Grammy always travels with water in plastic cups that have these great giant straws in them.  Did you know that giant straws make an awesome musical instrument?  

Did you also know that those big exercise balls sometimes come with even longer and larger straws to inflate them with?

Oh, the symphonies she can create with this thing...and just look at those cheeks all puffed out, doing all that work!


Now, I know these math manipulative cubes are not exactly something everyone has just laying around the house, but we've got a box full of them over here.  Someday we'll use them for their intended purpose, but at the moment they are great fun to pop and un‐pop over and over and over...

My prediction is that Gv will next discover how to build all sorts of things out of these cubes, since that's all my former students ever wanted to do with them when they were supposed to be working on their math...

Colander & Pipe Cleaners 

I'd seen this idea somewhere before (Pinterest, I'm sure), but I didn't like how long the pipe cleaners usually were and also wanted Gv to work on more precise fine motor skills when she used them.  So, I took one pipe cleaner of each color (rainbow colors, of course) and cut them into fourths.  We had this extra colander in the kitchen, but you can also find them at the dollar store.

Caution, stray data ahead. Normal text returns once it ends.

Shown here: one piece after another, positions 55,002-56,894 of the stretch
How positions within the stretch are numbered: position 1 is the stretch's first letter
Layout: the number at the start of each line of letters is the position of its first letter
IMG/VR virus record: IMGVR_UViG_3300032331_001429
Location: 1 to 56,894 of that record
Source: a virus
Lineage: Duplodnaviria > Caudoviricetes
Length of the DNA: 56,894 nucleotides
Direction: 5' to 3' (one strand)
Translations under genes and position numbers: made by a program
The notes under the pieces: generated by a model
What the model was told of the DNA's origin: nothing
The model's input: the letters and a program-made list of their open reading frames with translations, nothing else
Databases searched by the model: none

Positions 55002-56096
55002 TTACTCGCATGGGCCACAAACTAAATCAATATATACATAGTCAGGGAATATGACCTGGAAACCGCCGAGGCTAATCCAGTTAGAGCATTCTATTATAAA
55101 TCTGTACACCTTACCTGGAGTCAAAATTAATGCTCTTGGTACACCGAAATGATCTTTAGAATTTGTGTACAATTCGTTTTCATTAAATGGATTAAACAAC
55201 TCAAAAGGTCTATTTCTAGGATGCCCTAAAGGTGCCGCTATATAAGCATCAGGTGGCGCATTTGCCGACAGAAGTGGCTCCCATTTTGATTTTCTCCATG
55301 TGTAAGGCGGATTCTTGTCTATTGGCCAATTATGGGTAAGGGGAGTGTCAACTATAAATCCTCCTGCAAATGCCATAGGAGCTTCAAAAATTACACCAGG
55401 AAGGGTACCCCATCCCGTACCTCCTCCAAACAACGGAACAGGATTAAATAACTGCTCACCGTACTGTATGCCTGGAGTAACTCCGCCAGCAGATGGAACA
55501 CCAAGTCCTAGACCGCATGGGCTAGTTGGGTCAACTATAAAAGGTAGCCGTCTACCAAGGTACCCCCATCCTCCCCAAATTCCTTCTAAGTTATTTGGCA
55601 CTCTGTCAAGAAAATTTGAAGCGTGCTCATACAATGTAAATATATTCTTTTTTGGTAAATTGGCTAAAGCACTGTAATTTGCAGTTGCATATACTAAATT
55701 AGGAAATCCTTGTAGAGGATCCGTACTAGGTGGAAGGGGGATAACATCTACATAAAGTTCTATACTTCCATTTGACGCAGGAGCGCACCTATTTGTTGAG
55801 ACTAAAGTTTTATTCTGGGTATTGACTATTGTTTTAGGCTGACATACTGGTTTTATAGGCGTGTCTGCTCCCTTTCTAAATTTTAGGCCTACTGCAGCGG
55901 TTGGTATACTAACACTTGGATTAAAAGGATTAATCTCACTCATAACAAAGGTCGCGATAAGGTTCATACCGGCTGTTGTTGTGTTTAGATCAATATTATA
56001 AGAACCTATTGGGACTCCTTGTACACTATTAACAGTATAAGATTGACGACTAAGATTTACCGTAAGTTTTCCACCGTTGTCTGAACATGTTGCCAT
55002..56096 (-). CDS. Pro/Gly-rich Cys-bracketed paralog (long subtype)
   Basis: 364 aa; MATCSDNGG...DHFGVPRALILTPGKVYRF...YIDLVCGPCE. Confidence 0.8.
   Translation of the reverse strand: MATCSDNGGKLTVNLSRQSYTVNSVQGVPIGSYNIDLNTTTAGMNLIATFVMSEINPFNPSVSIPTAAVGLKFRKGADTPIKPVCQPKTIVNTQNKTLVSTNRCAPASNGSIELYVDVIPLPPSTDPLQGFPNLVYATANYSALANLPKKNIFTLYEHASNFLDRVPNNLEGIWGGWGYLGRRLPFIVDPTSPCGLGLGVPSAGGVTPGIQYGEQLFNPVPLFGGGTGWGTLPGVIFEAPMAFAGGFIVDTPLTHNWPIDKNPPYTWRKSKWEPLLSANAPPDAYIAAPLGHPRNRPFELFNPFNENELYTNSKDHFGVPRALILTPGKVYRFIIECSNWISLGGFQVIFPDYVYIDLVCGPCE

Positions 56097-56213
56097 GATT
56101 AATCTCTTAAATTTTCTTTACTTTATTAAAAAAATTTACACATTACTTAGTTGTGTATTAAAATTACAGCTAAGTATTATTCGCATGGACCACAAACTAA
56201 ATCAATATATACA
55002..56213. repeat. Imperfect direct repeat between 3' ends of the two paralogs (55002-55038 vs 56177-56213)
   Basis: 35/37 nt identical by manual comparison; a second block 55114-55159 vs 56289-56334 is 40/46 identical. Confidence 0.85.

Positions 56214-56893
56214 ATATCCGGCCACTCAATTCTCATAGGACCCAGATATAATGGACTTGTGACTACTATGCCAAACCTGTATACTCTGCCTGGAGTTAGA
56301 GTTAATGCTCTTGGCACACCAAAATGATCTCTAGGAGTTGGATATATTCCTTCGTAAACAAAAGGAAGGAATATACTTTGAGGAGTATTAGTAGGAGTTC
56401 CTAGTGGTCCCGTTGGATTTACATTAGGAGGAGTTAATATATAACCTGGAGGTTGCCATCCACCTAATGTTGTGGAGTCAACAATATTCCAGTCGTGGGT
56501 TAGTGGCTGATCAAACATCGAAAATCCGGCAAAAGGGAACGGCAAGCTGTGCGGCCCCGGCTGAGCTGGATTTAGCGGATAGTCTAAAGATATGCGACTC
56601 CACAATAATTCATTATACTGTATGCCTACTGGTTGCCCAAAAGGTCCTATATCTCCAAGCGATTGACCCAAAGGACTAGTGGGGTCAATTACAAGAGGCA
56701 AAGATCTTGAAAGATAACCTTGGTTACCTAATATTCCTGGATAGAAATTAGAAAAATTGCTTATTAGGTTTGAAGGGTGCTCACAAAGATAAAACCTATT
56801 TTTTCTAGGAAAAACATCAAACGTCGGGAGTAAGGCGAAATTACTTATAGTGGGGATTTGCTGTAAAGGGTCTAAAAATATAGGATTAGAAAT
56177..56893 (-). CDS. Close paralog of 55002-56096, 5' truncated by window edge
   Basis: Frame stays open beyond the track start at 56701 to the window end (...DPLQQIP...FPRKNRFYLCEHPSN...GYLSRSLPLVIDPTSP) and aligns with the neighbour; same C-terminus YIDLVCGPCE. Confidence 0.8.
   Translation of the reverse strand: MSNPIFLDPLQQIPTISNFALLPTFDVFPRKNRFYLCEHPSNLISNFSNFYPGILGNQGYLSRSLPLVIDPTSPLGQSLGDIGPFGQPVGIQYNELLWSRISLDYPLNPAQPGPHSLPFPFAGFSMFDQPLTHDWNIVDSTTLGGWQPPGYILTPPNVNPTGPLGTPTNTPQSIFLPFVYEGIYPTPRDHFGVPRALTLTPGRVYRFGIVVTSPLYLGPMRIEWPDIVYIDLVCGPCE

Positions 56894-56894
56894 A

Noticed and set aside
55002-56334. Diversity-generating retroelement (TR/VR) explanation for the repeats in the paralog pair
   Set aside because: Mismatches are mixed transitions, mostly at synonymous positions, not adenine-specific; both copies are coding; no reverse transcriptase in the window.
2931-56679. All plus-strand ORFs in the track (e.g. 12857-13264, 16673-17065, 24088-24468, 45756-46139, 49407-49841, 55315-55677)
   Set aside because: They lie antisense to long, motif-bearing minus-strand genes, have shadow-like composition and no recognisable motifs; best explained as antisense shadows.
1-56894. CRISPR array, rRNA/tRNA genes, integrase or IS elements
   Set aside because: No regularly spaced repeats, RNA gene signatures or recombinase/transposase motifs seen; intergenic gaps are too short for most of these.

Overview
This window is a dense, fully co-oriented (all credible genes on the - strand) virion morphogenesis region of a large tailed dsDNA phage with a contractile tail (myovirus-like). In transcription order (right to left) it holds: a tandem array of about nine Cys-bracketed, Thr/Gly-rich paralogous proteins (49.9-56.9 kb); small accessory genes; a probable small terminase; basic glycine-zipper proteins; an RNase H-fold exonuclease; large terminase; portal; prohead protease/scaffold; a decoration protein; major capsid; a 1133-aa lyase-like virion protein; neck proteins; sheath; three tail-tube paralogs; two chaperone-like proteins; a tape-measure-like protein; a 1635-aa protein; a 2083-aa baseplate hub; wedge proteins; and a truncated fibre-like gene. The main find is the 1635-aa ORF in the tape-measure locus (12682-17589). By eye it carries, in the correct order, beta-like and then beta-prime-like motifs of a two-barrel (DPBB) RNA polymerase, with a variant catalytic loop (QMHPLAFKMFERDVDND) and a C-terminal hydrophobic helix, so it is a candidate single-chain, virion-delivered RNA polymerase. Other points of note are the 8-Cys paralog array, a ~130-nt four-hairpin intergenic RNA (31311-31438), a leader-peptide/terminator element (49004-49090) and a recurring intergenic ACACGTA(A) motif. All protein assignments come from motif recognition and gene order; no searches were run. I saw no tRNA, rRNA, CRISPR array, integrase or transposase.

There are holes of different sizes around the edges and Gv always likes choosing how to arrange the colorful fuzzy sticks when she plays with this toy each day.  Sometimes she'll group them all together, sometimes she'll scatter them all around, and sometimes she's just not interested in poking them into the holes at all, but will flip the colander over and fill the bowl of it with the pipe cleaners, instead.

Whenever she puts them back even slightly out of "order," I have to go back and re
‐create the rainbow.  I know, I have issues...


G and I both had Swiffers when we got married, but we didn't ever use either one of them since we had my favorite cleaning tool ever.  

Why didn't we get rid of the silly things, then?  Who knows, but all you have to do is take out one or two of the handle sections and it makes a fabulous toy.  You don't have to cover the bottom with a fancy Swiffer cloth, either.  A paper towel or even a washcloth works just as well.

An extra bonus with this toy is that your child will be cleaning your floors for you and be none the wiser!

Distracted during her Swiffer session...

Broom From the $ Store

Gv had so much fun with the Swiffer, we decided to be all Montessori and get her a little broom, too.

But why pay some ridiculous amount of money for a kid‐size broom, when you can just grab one at the dollar store, saw off its end, and replace the plastic tip to create a smaller version yourself?

She's still totally distracted by something.  I blame G.  Those puzzle pieces and cards aren't going to sweep up themselves, Missy!

Dice in Cheese Shaker 

I had these large dice in my boxes of classroom stuff and thought they might be fun for Gv to play with.  I stuck them in this big cheese shaker and Gv spends a ton of time both shaking it for the noise and also shaking out the dice from the pour spout, only to plunk them back in again.

I don't know that I'd trust regular dice yet at this age, but they could certainly be used if you weren't worried about your child choking on them.